Man sparks Hawks probe of money-lenders

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feb 27 McIntosh Polela Ex-QDMS McIntosh Polela, a spokesman for the Hawks.

Several South Africans have been caught in an alleged loan scam operation that has a restaurant in Hungary listed on its website as its head office.

So far 10 complaints have been submitted to the Hawks and the National Credit Regulator (NCR).

But the company – Euro Aid Financial Services – insists it is running a legitimate business.

The man who brought it to the authorities’ attention is a Western Cape businessman who is fighting to recoup his losses.

Hawks spokesman McIntosh Polela said the complaint was made in December. Since then, the Hawks have received complaints from across the country.

The “victims” were all unable to get loans from banks or registered lenders and turned to Euro Aid Financial Services, which offers an interest rate of 7.5 percent a year and no capital repayment.

Applicants are told that they have to deposit one percent of the loan amount into the account of Euro Aid Financial Services before the loan can be transferred into their bank accounts.

They are also billed for administration fees, the amount of which varies depending on the loan requested.

Complainants claim that despite paying the deposit and the admin fee, they did not see a cent of the loan the company had agreed to give them. Instead, they said, they were met with excuses and stalling tactics.

Polela said that, on average, the complainants lost R20 000 each.

He confirmed that at least four agents from Euro Aid Financial Services were under investigation. There have been no arrests yet.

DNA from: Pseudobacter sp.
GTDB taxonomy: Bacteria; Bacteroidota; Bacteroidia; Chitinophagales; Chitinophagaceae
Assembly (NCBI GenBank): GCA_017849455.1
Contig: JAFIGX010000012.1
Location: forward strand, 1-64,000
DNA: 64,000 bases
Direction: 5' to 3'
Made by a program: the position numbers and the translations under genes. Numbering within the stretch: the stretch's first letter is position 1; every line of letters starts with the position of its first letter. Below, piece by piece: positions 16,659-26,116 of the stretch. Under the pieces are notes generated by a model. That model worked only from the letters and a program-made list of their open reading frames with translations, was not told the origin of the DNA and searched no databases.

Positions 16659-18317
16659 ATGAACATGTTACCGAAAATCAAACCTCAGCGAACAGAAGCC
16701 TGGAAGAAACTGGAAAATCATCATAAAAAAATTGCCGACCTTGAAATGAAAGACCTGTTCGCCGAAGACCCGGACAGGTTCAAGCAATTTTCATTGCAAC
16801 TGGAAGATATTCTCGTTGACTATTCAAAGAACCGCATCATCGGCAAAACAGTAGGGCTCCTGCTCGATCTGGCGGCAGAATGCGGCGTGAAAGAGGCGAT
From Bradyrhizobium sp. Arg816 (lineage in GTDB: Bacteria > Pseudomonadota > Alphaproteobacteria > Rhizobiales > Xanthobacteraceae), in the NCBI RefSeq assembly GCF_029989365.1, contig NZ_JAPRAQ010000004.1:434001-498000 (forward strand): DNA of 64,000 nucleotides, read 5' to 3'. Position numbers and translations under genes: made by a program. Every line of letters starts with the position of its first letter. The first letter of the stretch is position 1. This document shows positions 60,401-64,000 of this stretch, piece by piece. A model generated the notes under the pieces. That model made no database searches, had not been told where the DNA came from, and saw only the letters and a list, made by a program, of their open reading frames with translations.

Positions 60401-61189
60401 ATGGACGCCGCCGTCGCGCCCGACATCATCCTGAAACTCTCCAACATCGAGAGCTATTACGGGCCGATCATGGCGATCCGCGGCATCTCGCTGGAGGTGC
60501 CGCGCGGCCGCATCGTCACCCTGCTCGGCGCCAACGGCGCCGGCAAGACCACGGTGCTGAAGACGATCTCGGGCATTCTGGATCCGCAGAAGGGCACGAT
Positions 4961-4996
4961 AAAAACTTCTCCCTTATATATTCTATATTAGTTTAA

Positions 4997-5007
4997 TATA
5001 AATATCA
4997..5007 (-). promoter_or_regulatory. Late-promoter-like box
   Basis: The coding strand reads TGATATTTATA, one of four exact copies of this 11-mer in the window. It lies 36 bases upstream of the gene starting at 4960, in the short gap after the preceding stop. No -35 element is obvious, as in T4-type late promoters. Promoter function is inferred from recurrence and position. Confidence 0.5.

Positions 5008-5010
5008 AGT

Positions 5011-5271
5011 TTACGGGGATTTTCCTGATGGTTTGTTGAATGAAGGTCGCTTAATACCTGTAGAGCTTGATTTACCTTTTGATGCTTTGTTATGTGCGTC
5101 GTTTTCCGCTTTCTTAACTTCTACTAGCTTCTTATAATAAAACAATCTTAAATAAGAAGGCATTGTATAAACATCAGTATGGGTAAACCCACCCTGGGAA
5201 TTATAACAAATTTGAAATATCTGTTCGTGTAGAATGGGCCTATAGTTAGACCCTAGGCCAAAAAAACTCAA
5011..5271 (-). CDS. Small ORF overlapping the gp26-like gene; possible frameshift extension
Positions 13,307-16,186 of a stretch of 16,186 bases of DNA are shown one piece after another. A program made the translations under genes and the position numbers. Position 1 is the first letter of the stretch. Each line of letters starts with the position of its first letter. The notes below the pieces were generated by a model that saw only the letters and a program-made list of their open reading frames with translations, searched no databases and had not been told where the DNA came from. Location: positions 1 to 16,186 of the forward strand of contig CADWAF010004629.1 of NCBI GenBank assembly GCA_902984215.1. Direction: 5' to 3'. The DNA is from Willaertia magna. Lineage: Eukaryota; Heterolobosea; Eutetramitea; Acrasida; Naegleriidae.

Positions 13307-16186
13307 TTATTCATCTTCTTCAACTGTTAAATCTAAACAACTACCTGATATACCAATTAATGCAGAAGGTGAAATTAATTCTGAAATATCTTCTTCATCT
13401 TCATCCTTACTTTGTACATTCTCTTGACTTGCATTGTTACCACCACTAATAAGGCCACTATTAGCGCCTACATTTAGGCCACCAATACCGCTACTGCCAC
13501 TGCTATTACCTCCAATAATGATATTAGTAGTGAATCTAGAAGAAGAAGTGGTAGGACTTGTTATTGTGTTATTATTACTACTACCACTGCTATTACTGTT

A Dr Ricardo Sabotti, based in Hungary, e-mailed the Cape Argus saying that he had instructed the company lawyer in Joburg to comment last week.

The lawyer’s brother, who answered his cellphone on Monday, said the reason his brother had not commented was that he had flown to Dubai last week “on urgent business”.

The Cape Argus has a list of 10 people who were promised loans but ended up losing money instead.

Polela said it appeared that the problem could be more widespread because “more people were coming forward”.

On its website, the company says it was founded in Budapest in Hungary 1985.

Euro Aid describes itself as an independent investment firm that has “pioneered private equity and venture capital in south-eastern Europe”.

No landline numbers are provided on the website. A physical address for its head office is listed, and an internet search on the address led to a restaurant called Pastramit.

It specialises in Hungarian cuisine.

The website says Euro Aid Financial Services is one of the European industry’s most experienced firms, having completed investments in more than 70 companies in 11 countries.

Even though it trades internationally, it uses only the rand symbol in its masthead on both the local domain-registered website, as well as the international dotcom site.

Both sites lead to the same home page. “Loans from R4 million investing in the future”, reads its slogan.

An associate of the firm’s accountant said he recently came to SA from Budapest. He deals with the payments.

The associate was adamant that the business was not a scam. He said all the loans would be deposited last Friday. The money would reflect in bank accounts by tomorrow, he said.

He said the whistle-blower’s deposit would be refunded but he would not get his loan.

“He gave us the wrong physical address.

“We won’t tolerate nonsense,” said the associate.

He admitted taking money from clients, but explained these were administration fees and to cover bank charges.

According to loan agreements in possession of the Cape Argus, clients are expected to pay 1 percent of their loan amount upfront. This serves as a deposit. Non-refundable admin fees are also charged.

The NCR had received 10 complaints against the company, said spokeswoman Lebogang Selibi.

The complainants were providing the regulator with information about their cases. Once all the information and evidence had been assessed, the NCR would decide whether a full investigation was warranted, said Selibi.

Selibi explained that the regulator first needed to assess the role of the parties involved in the provision of credit, and whether or not any of them should be registered.

[email protected] - Cape Argus


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